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ISTOOK: Black leaders sell out to the same-sex movement
Question of the Day
New priorities conflict with the interests of black America
Black is out; rainbow is in.
The civil rights movement has been hijacked at the expense of black Americans. One black leader says the NAACP literally has sold out to check-writing homosexual rights leaders.
The legacy of the Rev. Martin Luther King Jr. now is used to promote a new agenda. It was expressed in Wednesday’s Lincoln Memorial speeches by Presidents Carter, Clinton and Obama.
Sexual rights, which protect behavior, often are emphasized more than racial equality, even though race is something that nobody can change about themselves.
The NAACP has been paid off by the cash-rich homosexual rights movement, said the Rev. Bill Owens, president of the Coalition of African-American pastors. He told me in an interview on WMAL Radio that homosexual-rights leaders have bought the NAACP, just as homosexual-rights activists have become major cash cows for the Democratic Party and for Mr. Obama.
“Never in my lifetime did I expect to see the things I’m seeing now,” Mr. Owens said. “The sad part is that so many of our black leaders have been paid off. That was just not true in Dr. King’s age. You couldn’t buy Dr. King. Now it’s about the money.
“[An NAACP] board member gave us the names and gave us that information in confidence. I said that three times on nationwide TV; they never have refuted it. If it were not true, they would have refuted it. The first gift was $1 million and it went from there.”
Mr. Owens is not the only black leader who believes the civil rights movement has been hijacked. Bob Woodson, of the Center for Neighborhood Enterprises, told a Republican audience this week that blacks again are being sent to the back of the bus. “Everybody has come in front of them on the bus — gays, immigrants, women, environmentalists,” Mr. Woodson said. “You never hear any talk about the conditions confronting poor blacks and poor people in general.”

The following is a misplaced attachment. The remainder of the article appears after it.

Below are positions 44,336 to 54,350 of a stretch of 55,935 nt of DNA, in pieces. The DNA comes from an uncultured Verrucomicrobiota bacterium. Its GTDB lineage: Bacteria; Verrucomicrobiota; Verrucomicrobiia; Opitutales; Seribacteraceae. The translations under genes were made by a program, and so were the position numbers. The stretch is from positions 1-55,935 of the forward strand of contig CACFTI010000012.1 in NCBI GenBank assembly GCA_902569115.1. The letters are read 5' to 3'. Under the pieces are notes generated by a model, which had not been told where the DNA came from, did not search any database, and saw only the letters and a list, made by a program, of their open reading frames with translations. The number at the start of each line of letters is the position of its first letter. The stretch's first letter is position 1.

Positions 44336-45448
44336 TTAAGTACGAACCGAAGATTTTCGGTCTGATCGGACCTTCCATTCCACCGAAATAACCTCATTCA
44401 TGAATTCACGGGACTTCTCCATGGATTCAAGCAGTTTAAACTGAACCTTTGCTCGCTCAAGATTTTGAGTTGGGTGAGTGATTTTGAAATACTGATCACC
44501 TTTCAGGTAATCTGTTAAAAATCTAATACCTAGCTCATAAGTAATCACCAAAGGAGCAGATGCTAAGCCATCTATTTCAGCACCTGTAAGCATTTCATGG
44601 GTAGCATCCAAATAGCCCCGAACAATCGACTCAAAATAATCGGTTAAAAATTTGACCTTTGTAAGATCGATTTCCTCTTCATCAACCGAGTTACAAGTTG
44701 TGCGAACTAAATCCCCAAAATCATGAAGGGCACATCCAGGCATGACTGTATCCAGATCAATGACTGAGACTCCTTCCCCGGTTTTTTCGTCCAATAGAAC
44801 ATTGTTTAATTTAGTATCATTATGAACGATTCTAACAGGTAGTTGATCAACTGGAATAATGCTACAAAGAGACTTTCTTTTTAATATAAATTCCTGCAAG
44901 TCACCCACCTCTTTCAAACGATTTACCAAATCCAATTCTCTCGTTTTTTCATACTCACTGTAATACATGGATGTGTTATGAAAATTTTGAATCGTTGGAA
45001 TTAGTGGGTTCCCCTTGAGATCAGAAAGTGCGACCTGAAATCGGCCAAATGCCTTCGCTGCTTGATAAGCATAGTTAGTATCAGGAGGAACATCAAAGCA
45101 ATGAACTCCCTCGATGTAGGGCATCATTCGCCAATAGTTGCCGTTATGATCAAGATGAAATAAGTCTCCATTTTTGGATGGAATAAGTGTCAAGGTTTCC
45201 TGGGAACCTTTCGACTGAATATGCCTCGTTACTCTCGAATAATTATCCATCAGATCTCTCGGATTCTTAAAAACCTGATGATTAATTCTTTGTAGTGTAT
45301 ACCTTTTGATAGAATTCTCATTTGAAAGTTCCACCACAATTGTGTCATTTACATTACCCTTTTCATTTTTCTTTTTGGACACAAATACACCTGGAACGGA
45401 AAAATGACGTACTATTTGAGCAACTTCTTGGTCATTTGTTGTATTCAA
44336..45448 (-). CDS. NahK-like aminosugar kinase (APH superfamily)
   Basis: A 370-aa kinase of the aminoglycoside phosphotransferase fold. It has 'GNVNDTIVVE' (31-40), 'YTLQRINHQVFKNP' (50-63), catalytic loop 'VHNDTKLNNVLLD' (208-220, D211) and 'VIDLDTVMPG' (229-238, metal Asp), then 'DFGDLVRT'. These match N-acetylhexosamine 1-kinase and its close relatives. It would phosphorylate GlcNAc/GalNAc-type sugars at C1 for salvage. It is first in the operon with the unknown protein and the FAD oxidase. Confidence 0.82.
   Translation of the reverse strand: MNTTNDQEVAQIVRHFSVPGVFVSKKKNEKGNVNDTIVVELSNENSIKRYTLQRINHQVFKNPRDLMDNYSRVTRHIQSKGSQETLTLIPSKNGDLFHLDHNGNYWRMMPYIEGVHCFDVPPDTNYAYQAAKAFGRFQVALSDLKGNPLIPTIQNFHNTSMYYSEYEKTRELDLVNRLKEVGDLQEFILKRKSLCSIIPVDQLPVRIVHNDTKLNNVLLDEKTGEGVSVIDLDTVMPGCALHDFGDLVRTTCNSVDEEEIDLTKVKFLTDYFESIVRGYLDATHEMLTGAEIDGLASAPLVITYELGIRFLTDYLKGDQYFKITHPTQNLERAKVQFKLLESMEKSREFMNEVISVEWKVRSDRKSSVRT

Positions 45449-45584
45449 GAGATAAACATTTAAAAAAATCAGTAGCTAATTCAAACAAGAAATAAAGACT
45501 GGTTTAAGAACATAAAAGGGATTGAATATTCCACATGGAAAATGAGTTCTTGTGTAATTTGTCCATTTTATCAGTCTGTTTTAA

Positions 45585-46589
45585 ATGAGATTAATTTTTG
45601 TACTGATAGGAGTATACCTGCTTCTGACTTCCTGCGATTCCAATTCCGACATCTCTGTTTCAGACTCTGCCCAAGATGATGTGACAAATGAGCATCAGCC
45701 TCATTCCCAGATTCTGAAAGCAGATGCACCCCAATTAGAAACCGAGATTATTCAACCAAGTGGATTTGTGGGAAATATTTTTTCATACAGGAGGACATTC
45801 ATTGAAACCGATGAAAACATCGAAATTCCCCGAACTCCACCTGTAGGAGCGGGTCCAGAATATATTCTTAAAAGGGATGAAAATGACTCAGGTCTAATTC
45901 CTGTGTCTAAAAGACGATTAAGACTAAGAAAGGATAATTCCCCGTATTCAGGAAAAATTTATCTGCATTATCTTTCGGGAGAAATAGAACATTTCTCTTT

Mr. Obama demonstrated that agenda change with his public comments last week. At Binghamton University, he said, “Just as we should judge people on the basis of their character, and not their color or religion or gender, the same is true for their sexual orientation.”
Mr. Obama acknowledged major improvements for blacks in the past 50 years (at least until his economic policy knocked them back). So he shifted his pleas to promote lesbian, gay, bisexual, and transgender (LGBT) rights. And rights for illegal immigrants. And his environmental agenda. He also told a radio audience that King would have supported Obamacare.
Mr. Obama is not alone in changing the civil rights agenda. Last weekend’s Lincoln Memorial rally, put together by the Rev. Al Sharpton’s National Action Network, was more rainbow than black.
Attorney General Eric H. Holder Jr. made it clear as he told the crowd, “Our focus has broadened to include the cause of women, of Latinos, of Asian-Americans, of lesbians, of gays, of people with disabilities.”
That the left has new priorities, at the expense of black Americans, wasn’t just dreamed up by Mr. Woodson or by Mr. Owens. However, the new agenda wasn’t mentioned by King in his “I Have A Dream” speech.
The new priorities conflict with several interests of black Americans. For example, blacks have the highest unemployment rate and will be hurt the most by amnesty, work permits and citizenship for illegal immigrants. Job competition from millions of legalized workers is a huge problem for black workers. Resources historically used to enforce civil rights laws are being shifted by the Obama administration from racial issues to sexual issues by the Equal Employment Opportunity Commission and the Office of Civil Rights.
About the Author
Ernest Istook spent 25 years in public office, including 14 years in Congress. He was rated one of the top 25 conservatives in the U.S. House of Representatives. Then was a Heritage Foundation fellow and a fellow at Harvard’s Insitute of Politics, where he led a study group on Propaganda in American Politics Today.
Now as a radio host and ...
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